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P2.5 billion fund for juvenile homes pushed
In a letter to Senate committee on finance chairperson Sen. Loren Legarda, Drilon emphasized the need for the construction, operation and maintenance of Bahay Pag-asa nationwide after it was found out that only 55 centers have been constructed since Republic Act 9344 was enacted in 2006.
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P2.5 billion fund for juvenile homes pushed

(The Philippine Star) - February 4, 2019 - 12:00am

MANILA, Philippines — Senate Minority Leader Franklin Drilon yesterday pushed for the allocation of an additional P2.5 billion to the Department of Social Welfare and Development budget for the construction and maintenance of Bahay Pag-asa or rehabilitation center facilities for children in conflict with the law.

In a letter to Senate committee on finance chairperson Sen. Loren Legarda, Drilon emphasized the need for the construction, operation and maintenance of Bahay Pag-asa nationwide after it was found out that only 55 centers have been constructed since Republic Act 9344 was enacted in 2006.

Of the 55, less than half are operational.

“The law is reformative in nature and to achieve its objective, it requires the establishment of Bahay Pag-asa in all provinces and urbanized and chartered cities in the country,” Drilon said. 

But it was found out that there is zero budget under the proposed 2019 spending outlay being heard by the bicameral conference committee for the construction of youth rehabilitation centers, Drilon noted.

The construction and maintenance of Bahay Pag-asa, according to Drilon, is left to local government units, which failed in their obligations under the law. 

“We need to provide more funding support for the operation of Bahay Pag-asa. This is the key to a more effective implementation of the law instead of putting billions of pesos in ‘farm-to-pocket roads’ or dredging, which is only prone to corruption. We should put the budget in something that is needed for the hope of our youth,” he said.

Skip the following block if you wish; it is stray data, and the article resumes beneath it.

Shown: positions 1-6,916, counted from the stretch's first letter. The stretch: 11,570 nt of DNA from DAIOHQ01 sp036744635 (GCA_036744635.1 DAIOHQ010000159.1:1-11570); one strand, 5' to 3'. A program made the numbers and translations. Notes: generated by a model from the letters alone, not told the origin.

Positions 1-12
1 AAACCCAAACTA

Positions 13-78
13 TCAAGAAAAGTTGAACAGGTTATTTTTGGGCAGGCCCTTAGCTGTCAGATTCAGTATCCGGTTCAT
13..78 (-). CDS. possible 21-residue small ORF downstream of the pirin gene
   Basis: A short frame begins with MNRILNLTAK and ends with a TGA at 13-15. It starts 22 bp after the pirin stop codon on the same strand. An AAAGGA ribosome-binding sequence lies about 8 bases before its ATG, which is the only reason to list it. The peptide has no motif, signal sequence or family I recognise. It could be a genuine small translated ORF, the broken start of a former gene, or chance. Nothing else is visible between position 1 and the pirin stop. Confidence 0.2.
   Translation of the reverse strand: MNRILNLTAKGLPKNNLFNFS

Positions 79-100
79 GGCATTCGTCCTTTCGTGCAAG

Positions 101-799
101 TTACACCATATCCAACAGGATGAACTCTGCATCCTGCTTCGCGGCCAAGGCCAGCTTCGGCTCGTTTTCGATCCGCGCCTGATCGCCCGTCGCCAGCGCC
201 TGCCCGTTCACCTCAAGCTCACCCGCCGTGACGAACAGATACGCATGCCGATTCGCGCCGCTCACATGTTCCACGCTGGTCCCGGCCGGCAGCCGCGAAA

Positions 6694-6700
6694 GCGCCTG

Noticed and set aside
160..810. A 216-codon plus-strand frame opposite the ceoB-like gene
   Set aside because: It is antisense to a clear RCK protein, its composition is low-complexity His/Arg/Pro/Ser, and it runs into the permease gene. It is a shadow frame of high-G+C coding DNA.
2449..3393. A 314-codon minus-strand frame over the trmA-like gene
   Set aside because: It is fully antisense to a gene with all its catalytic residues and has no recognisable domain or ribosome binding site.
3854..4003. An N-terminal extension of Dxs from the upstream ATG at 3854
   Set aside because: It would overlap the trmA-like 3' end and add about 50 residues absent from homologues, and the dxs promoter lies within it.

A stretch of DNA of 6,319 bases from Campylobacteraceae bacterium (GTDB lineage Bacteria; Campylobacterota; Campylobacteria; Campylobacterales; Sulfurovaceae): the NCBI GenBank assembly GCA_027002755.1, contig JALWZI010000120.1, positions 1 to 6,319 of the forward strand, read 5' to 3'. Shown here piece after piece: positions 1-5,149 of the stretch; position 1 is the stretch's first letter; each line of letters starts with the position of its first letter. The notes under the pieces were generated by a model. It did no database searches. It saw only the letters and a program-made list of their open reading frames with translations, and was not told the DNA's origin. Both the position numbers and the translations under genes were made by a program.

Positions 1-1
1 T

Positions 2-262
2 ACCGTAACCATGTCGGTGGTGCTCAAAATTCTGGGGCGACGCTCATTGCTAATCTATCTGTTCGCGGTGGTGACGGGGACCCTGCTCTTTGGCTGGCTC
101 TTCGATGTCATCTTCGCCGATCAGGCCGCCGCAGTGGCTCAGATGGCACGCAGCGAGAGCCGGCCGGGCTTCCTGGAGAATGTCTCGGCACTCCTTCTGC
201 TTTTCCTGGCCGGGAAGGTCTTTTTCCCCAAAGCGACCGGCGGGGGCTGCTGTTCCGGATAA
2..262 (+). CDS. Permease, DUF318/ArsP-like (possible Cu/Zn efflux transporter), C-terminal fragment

Drilon earlier said he sees nothing wrong with the current law, underscoring that the problems lie in its implementation.

“Dismal is the term insofar as the implementation of the law is concerned. It is because of the poor implementation of the law that it failed to realize its full potential. This is the area that the Congress, particularly the Senate, should focus on,” he said. 

Drilon’s proposal came after the committee on justice and human rights endorsed the lowering of the minimum age of criminal responsibility from 15 years old to 12.

Drilon, an ex-officio member of the committee, did not sign the report.

Lowering the minimum age of criminal liability would only increase the number of children locked up in horrible detention facilities in the country, Human Rights Watch (HRW) said yesterday.

Carlos Conde, HRW researcher, said legislators should drop the proposed law and refocus their energies in reforming existing government facilities for children or replacing them with better options.

“If Congress passes the bill lowering the age of criminal liability, they will be throwing many more Filipino children into a broken and debilitating system,” Conde said.

Conde said HRW visited in June last year a Bahay Pag-asa in Manila and found it poorly run and maintained.

“Water from the toilet leaked to the floors where dozens of children were sleeping, rust covered fenced cages in which children were locked up throughout the day, ventilation was poor and many of the children had clear signs of skin infections, suggesting poor diet and sanitation,” Conde noted.

Conde added that lowering the age of criminal responsibility would be contrary to the Philippines’ obligations as a state party to the UN’s International Convention on the Rights of the Child. – With Paolo Romero, Helen Flores

BAHAY PAG-ASA DEPARTMENT OF SOCIAL WELFARE AND DEVELOPMENT
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